Insects-for-food Industry

The leading players in the insects-as-food industry have been held-back by a lack of EU-wide approval. The products are prohibited from sale in France, Germany, Italy and Spain, among other European countries. Without approval from the Food Safety Agency, they faced being banned  elsewhere on the continent too. The UK, Netherlands, Belgium, Denmark and Finland, have previously take a permissive approach to an EU law that requires food not eaten before 1997 to obtain novel food authorisation from Brussels. British, Dutch, Belgian and Finnish regulators had decided the EU directive did not pertain to animals products used for food. But in 2018 a new EU law sought to bring some clarity. It stipulated that insect-based dishes would require novel food authorisation, putting the nascent insect-food industry on a weak footing.

Cricket is a popular insect-food

The products have remained available in those countries as a result of a transition period to allow companies already producing food from insects to operate until they receive the final judgement.   

Insect-based food has long been seen as a part of the solution to cutting the emission of greenhouse gases in food production. Guardian quoted Mario Mazzocchi, professor at the University of Bologna: “ There are clean environmental and economic benefits if you substitute traditional sources of proteins with those that require less feed, produce less waste and result in fewer greenhouse gas  emission. Lower costs and prices could enhance food security and new demand will open economic opportunities too, but these could also affect existing sectors.”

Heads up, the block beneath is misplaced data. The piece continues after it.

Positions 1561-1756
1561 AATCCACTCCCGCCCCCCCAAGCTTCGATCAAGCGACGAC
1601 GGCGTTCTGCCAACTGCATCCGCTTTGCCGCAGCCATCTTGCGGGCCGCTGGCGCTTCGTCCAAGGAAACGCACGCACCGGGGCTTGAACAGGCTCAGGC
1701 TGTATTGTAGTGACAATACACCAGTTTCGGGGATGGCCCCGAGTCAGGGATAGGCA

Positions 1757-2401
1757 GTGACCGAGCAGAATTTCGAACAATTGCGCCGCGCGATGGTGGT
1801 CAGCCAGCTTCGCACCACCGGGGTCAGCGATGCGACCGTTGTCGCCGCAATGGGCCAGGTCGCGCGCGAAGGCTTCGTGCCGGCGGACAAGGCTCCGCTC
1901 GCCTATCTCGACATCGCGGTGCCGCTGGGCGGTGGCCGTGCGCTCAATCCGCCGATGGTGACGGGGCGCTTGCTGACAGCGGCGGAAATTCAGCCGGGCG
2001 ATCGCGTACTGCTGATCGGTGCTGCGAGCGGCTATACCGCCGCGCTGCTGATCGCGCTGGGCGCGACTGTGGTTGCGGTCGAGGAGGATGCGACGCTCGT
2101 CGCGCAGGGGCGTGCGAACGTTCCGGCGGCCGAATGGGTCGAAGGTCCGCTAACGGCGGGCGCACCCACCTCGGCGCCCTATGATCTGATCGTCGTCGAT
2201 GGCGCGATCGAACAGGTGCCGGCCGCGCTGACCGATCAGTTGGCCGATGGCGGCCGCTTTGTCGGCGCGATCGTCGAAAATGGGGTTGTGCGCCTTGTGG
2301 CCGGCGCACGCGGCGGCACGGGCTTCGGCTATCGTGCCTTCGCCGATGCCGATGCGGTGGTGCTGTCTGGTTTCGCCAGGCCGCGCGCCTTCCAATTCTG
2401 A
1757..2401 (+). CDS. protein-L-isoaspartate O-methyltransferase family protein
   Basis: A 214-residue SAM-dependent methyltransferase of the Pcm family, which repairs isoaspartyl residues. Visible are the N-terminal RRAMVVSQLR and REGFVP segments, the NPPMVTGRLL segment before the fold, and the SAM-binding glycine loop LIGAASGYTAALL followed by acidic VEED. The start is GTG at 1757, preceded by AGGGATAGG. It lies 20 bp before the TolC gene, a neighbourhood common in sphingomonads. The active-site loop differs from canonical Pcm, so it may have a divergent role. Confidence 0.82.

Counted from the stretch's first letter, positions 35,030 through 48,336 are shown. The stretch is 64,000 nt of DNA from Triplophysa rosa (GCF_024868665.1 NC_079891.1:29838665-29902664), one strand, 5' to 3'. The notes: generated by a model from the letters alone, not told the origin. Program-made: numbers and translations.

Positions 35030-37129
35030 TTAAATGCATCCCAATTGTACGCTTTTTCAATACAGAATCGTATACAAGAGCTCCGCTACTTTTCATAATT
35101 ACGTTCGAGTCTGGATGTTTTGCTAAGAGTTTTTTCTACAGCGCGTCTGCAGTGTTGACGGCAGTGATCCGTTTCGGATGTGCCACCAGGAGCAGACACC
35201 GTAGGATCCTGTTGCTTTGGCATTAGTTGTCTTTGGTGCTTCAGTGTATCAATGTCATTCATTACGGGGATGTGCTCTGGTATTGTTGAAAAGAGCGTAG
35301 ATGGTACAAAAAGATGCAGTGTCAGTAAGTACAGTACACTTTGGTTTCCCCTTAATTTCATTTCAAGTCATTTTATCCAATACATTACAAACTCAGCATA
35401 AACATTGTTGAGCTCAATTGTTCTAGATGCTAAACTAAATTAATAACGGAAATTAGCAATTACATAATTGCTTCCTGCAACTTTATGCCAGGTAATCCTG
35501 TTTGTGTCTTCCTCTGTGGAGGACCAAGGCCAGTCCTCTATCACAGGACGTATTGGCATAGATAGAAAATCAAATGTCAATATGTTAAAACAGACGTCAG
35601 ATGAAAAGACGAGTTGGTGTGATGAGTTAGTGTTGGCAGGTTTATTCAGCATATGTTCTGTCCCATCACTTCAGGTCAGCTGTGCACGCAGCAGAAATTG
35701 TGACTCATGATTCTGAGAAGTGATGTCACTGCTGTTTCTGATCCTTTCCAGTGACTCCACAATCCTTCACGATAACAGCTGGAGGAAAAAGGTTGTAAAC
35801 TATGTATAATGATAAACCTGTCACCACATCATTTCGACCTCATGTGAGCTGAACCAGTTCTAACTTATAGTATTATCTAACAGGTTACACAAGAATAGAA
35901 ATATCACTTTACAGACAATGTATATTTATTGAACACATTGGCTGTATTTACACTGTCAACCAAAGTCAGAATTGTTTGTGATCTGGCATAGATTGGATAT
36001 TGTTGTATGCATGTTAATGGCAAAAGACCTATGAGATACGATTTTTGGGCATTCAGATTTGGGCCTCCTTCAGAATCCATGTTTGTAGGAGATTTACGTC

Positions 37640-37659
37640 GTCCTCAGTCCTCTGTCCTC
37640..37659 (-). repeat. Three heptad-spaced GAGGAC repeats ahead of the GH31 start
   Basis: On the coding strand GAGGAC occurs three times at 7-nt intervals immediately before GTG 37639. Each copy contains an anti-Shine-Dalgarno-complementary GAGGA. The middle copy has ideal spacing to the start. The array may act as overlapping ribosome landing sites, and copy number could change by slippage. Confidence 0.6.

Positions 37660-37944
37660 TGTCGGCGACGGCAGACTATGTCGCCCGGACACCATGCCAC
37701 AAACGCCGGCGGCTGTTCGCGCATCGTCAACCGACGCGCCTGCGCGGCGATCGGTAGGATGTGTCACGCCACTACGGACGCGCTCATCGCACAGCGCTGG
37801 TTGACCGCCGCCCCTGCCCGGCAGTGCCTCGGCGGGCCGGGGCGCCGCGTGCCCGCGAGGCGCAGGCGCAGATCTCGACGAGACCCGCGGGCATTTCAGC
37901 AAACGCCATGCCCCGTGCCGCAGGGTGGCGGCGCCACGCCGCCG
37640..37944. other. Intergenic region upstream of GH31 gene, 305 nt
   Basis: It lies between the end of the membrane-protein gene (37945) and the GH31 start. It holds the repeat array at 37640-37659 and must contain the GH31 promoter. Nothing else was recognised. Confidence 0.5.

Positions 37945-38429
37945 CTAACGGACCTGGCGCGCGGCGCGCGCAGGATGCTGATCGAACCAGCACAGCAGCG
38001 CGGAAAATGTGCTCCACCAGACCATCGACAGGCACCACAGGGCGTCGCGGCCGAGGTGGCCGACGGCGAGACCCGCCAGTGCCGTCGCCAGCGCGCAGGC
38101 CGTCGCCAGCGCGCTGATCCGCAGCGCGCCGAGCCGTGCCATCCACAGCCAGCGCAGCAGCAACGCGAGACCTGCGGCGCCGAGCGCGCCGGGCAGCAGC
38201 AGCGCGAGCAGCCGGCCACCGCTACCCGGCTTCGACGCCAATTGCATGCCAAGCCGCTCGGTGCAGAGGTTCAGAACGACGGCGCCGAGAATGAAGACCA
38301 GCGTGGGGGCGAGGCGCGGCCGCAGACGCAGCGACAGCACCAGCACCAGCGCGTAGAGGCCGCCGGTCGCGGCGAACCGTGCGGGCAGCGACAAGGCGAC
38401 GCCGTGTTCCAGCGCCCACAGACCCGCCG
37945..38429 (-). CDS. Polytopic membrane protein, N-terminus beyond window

Giovanai Sogari, a social and consumer researcher at the University of Parma, said the squearmishness of many consumers towards insect-originated food product may eventually fall away. “There are cognitive reasons derived from our social and cultural experiences-the so-called ‘yuck factor’ – that make the thought of eating insects repellent to many Europeans,” he said. “With time and exposure, such attitudes can change.”

Insect-As- Food Companies

Our research shows there are a number of insect-as-food companies based in Europe and in other countries. They include:

1MicronutrisFranceYellow mealworms and cricketsSnacks
2AgronutrisFranceCrickets, yellow mealworms and black soldier flyAnimal feeds
3ProtifarmNetherlandsBuffalo beetlesFood ingredients
4EssentoSwitzerlandYellow mealworms, grasshoppers and cricketsSnacks and protein bars
5EntogourmetSpainCricketsPower, dried and frozen
6AgriproteinUKBlack soldier flyAnimal feeds

A long list of insect-as-food companies and entrepreneurs is found on Thailand has the most established insect-as-food industry. It covers insect farms, insect processing  companies, and substantial market of insect-eating consumers. In my country Malaysia, the insect-as-food industry has a small potential due to a large population of Muslims in the country. Insects are considered as non-permissible foods.